The murder of Emmett Till has hung over the state of Mississippi and, indeed, the entire South for 60 years—an inescapable marker of the racial terrorism that suffused the lives of Black people for a century after Reconstruction and prompted millions to flee to the north for physical and psychological escape.
In a significant move towards finally accepting this brutal past, Sumner, Mississippi, over the weekend dedicated a museum to tell the world about Emmett Till and his horrific death in August 1955, which historians point to as the match that sparked the burning rage of the Civil Rights Movement.
For at least two generations of African-Americans, Emmett Till has been a reference point for the depths of hate.
The Emmett Till Interpretive Center opened its doors on Saturday with a significant ceremony attended by local luminaries and members of Till’s family. The opening of the museum was timed to coincide with the reopening across the square of the Tallahatchie County Courthouse, which was restored to the way it looked when an all-white jury took just one hour in September 1955 to set free the men who killed Emmett, J.W. Milan and Roy Bryant. They claimed they were getting revenge after the 14-year-old boy supposedly whistled at Bryant’s wife, a claim widely debunked.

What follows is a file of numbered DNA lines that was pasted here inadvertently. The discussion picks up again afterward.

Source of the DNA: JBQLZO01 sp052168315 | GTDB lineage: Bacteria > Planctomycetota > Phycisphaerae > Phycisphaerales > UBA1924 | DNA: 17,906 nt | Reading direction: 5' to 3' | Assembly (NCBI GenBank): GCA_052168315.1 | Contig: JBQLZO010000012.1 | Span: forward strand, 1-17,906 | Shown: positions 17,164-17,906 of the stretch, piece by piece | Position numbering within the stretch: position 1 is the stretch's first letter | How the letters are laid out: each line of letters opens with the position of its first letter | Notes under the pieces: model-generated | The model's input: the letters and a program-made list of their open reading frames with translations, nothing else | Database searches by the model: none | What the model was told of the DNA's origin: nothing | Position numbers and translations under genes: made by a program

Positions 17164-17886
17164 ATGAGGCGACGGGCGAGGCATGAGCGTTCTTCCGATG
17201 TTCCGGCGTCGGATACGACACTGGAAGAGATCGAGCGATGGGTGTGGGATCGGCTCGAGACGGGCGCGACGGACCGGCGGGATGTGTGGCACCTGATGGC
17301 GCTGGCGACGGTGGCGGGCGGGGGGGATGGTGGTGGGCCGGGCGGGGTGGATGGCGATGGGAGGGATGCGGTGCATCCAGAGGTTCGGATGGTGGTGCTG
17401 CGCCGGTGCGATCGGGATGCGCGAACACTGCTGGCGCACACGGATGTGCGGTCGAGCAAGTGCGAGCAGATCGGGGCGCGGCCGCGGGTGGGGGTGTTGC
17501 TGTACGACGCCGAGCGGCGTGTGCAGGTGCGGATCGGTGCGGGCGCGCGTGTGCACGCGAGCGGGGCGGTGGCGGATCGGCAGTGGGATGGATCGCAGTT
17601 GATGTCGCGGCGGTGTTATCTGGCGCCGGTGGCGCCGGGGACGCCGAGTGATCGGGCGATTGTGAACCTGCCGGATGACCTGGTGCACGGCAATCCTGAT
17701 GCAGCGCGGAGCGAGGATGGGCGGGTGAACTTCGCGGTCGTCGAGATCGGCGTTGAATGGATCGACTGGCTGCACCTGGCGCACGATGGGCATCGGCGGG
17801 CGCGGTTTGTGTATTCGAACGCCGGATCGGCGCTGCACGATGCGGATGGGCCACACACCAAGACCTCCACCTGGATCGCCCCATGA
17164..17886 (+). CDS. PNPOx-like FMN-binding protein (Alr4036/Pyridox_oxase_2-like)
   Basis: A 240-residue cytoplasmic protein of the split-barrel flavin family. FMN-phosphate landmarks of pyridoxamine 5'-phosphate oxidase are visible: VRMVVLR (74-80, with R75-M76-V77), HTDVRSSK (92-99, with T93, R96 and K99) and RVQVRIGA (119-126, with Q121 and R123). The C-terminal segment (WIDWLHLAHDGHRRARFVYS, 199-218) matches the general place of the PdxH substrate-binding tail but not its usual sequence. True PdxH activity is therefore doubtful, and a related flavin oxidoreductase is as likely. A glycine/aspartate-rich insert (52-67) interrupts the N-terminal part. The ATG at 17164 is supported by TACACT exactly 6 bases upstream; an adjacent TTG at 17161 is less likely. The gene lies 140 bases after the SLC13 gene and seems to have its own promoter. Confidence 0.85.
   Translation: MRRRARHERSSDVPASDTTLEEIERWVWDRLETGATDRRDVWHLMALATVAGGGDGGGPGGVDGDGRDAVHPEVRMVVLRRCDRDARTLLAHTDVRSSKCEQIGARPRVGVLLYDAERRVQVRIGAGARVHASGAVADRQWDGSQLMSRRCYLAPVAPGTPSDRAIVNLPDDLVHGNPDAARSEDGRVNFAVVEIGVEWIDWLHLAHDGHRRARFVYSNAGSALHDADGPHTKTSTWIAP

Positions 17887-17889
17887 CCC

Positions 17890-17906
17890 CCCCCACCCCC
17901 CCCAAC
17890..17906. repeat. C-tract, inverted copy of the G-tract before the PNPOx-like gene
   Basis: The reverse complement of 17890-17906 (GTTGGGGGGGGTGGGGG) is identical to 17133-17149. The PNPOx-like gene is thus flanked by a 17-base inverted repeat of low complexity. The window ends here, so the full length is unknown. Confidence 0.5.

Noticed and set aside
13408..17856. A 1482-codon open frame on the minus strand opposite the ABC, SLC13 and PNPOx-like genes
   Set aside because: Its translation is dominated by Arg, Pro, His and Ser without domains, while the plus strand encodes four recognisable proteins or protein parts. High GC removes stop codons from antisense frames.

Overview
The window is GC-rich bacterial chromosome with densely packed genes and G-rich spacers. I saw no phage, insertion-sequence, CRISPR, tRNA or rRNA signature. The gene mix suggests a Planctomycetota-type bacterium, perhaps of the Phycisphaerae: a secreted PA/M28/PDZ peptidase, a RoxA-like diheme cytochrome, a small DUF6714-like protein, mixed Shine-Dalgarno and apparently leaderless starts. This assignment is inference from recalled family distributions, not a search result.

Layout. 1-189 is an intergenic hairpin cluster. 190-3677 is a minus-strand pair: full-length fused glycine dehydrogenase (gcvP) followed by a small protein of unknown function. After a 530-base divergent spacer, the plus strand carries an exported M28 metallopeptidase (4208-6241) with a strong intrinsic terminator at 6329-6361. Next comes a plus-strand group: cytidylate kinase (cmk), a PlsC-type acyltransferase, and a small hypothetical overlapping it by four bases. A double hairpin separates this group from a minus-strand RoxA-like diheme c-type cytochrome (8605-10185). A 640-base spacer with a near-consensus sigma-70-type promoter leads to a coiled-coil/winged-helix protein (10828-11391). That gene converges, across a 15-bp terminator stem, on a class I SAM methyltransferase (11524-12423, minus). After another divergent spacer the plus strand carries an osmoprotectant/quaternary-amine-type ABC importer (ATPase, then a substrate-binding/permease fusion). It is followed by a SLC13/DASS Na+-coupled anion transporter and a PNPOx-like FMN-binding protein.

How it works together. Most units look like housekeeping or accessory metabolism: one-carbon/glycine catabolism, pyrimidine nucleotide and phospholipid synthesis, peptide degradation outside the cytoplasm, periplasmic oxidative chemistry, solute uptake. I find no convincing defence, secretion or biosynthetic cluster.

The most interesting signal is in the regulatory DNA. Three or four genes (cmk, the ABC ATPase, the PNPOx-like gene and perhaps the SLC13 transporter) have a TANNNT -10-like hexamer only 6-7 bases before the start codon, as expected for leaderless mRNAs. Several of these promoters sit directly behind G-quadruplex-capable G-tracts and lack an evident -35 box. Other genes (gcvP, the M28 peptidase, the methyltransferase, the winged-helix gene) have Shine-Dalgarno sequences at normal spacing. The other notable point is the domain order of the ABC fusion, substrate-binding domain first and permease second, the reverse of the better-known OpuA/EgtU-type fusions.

Months after their acquittal, they confessed to the crime in a paid interview with Look magazine.
Tallahatchie County is no longer trying to flee the ugliness for which it became known across the world. The town of Sumner has embraced it—and is now turning it into something of a tourist attraction. The hate that drove Black people away is now being used to attract them. There are historical markers, a civil rights driving tour, and even a smartphone app being developed that will guide visitors to the sites related to the Till case and tell the stories surrounding it.